Vernon Philander’s contract with Somerset for English county season cancelled

English county side, Somerset, have cancelled the contract of South African pacer Vernon Philander for the coming season. Due to covid-19 pandemic crises across the globe, the decision was made with mutual agreement. Recently, Philander announced his retirement from international cricket and expressed his desire to play in England.

He became the first overseas player to have his contract cancelled due to Covid-19 Pandemic. The 34-year old was picked by Somerset to bolster the bowling resources for the coming season. After retiring from international cricket earlier this season, he immediately signed a Kolpak deal with Somerset.

All Kolpak deals will be terminated at the end of the year, the Professional Cricketers Association (PCA) have asked the England and Wales Cricket Board (ECB) to increase the number of foreign players so that South African pace could stay with the county side after the end of this season.

Philander was expected to be with the side in the first week of April, but due to growing coronavirus cases across UK has seen all cricketing events put on hold till 1st July. Many county sides have furloughed their staff due to lack of finances. The county teams have been reluctant to fire their employees.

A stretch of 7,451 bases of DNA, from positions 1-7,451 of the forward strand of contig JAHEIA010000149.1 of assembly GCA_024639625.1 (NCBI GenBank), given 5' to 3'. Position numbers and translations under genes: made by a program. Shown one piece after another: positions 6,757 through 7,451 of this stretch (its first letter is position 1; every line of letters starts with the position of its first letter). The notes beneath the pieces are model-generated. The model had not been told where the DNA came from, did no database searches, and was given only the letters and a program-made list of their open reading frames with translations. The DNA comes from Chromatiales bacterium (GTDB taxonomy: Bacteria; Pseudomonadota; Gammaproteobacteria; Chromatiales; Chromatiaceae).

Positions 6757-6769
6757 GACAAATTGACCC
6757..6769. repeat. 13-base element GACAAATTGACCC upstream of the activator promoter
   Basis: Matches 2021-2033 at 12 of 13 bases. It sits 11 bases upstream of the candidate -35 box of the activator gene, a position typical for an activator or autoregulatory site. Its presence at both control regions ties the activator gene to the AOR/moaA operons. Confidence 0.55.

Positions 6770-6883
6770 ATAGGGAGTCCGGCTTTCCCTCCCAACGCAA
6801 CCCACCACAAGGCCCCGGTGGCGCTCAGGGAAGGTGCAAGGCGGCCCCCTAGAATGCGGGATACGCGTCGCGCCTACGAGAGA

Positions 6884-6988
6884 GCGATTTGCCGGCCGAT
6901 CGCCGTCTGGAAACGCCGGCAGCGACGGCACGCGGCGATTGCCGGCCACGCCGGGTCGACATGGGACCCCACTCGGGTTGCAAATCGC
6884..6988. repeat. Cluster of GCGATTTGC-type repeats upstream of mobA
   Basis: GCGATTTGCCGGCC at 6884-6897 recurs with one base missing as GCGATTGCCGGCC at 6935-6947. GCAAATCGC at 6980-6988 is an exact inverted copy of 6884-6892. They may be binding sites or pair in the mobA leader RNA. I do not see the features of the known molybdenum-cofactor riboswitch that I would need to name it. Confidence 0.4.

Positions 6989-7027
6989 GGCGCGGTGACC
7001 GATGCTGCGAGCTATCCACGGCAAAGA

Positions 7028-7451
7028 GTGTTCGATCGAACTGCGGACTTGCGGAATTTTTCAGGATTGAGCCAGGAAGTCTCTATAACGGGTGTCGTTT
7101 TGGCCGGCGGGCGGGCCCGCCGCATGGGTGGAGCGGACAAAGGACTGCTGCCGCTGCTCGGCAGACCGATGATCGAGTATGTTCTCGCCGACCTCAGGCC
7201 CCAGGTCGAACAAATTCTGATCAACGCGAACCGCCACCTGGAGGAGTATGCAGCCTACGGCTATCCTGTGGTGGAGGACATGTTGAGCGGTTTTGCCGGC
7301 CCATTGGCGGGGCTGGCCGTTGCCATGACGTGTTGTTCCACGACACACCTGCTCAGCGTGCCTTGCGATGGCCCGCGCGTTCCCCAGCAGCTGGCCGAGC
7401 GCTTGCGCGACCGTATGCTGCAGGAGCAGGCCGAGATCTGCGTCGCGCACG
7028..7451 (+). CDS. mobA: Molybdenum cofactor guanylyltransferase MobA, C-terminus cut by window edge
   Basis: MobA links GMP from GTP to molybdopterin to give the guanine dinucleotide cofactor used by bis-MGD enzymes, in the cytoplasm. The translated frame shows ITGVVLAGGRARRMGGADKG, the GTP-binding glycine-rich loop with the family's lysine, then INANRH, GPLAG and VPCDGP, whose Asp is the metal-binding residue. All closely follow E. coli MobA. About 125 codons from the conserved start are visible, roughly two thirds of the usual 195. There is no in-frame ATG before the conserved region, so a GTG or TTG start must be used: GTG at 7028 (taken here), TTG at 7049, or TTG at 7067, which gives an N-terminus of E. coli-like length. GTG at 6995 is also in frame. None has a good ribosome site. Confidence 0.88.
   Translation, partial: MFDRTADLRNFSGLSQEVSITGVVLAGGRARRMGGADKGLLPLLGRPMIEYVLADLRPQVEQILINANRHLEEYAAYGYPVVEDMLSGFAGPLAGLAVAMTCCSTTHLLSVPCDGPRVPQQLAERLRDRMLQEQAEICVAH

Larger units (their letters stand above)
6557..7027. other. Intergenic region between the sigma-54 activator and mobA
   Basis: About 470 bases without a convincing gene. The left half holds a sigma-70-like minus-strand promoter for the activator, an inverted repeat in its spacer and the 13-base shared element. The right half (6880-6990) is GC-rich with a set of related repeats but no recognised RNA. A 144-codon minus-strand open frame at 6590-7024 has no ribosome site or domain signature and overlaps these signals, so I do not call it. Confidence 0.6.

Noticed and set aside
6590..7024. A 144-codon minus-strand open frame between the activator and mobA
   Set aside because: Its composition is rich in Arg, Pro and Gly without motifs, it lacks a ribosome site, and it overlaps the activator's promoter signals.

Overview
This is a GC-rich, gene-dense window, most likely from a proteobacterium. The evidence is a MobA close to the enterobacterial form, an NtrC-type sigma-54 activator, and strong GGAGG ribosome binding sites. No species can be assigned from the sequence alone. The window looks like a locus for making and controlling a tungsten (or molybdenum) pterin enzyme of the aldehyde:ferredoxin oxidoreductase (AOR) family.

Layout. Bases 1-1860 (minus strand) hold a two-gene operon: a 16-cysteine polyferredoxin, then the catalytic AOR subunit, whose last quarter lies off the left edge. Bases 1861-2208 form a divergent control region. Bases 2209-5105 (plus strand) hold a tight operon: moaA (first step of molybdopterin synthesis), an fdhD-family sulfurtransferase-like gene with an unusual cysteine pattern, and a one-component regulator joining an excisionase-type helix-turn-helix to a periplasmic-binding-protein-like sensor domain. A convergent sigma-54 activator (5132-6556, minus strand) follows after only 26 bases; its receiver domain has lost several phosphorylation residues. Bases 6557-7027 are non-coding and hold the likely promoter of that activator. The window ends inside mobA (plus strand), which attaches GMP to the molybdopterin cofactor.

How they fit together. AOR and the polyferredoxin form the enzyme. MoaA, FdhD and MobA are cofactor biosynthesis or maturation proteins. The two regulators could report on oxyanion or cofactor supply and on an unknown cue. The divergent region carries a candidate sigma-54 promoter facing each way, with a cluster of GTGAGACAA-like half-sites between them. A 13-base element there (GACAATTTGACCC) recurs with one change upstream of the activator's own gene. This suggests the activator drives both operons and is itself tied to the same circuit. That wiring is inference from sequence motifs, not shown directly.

Andy Harry, Somerset Director of Cricket said, “We were really excited to sign Vernon Philander for the coming season, but due to Covid-19 crises, cricket simply cannot resume at the end. It was deemed appropriate that Vernon’s contract be cancelled.”

He stated that it would have been great to see Vernon Philander bowling at Cooper Associate County Ground at Taunton. Harry also expressed his gratitude towards Vernon Philander for understanding the current situation and agreeing on the cancellation of contract.

Vernon Philander has represented South Africa in 101 matches across all three formats. In Test cricket, Philander enjoyed great success and finished with 224 wickets in 64 wickets at an outstanding average of 22.32.